Friday, August 10, 2012

APME Nashville session tackles government secrecy

Despite claims of more transparency, government secrecy has increased and the fight for public information has become harder and harder.

A panel at APME Nashville 2012 will discuss how the FOIA process has been slowed or outright corrupted, and other recent roadblocks the government has erected that threaten the free flow of information and the public's right to know.
This candid conversation will touch on:
• How reporters need to marry hard data analysis with shoeleather reporting in uncovering election finance details of major donors and contributions – ultimately, the special interests funding our elected representatives’ campaigns.
• How government agencies appear to be throwing up regular roadblocks to clean, reliable and free data.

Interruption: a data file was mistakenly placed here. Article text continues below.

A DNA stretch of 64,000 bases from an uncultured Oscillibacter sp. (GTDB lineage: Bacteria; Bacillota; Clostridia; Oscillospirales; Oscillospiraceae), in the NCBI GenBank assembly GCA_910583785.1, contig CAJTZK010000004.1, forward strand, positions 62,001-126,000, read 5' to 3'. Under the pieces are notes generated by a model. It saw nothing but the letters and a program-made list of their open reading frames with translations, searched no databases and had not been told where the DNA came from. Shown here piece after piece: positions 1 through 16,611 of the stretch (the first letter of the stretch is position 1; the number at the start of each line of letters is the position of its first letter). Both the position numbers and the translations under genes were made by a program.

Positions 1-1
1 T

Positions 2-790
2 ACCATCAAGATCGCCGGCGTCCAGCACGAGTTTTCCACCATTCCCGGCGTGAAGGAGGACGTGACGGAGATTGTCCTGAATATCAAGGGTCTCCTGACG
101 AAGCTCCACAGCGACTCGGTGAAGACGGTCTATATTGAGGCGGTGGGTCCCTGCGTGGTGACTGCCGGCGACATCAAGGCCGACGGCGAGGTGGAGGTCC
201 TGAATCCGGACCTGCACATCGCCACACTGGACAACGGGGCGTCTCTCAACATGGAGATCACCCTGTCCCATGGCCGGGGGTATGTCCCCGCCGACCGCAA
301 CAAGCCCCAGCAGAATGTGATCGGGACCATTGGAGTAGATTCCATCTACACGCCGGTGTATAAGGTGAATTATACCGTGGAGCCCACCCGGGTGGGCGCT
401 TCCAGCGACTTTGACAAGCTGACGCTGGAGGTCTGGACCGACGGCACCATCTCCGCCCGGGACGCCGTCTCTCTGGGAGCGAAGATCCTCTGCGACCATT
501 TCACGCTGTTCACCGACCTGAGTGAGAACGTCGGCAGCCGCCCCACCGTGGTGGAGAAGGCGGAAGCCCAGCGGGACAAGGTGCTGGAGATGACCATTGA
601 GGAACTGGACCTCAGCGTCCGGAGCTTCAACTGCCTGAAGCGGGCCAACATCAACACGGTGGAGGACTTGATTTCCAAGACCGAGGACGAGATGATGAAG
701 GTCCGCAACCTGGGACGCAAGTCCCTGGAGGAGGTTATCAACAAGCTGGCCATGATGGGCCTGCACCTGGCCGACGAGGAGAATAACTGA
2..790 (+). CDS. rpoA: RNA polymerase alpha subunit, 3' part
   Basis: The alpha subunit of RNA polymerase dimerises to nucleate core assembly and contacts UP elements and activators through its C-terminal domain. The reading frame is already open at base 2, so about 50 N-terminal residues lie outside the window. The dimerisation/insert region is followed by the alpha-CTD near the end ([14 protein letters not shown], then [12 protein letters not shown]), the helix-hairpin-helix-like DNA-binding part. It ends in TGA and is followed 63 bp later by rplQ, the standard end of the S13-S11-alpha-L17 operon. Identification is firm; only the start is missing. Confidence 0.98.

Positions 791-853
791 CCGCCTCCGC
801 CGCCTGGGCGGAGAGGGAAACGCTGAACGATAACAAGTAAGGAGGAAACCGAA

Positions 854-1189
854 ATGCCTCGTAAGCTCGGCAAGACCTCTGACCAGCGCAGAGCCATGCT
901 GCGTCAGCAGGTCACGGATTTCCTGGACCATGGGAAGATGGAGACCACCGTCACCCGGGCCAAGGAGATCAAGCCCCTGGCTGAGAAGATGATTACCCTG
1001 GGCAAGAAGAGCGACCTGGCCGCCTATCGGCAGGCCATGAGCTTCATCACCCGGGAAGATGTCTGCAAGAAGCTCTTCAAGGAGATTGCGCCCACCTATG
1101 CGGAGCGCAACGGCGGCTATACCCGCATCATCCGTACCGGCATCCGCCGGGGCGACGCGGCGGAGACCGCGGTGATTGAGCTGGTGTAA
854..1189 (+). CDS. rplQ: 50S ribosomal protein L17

• Recent FOIA fights including F.B.I. records the Commercial Appeal sought in the case of civil rights photographer Ernest Wither.

The session will be led by Bob Meyers, president of the National Press Association.

Panelists include: Jack Gillum, investigative reporter for the Associated Press; Christine Walz, attorney with Holland & Knight, who handles numerous First Amendment and FOIA cases; and Gene Policinski, senior vice president and executive director of the First Amendment Center.

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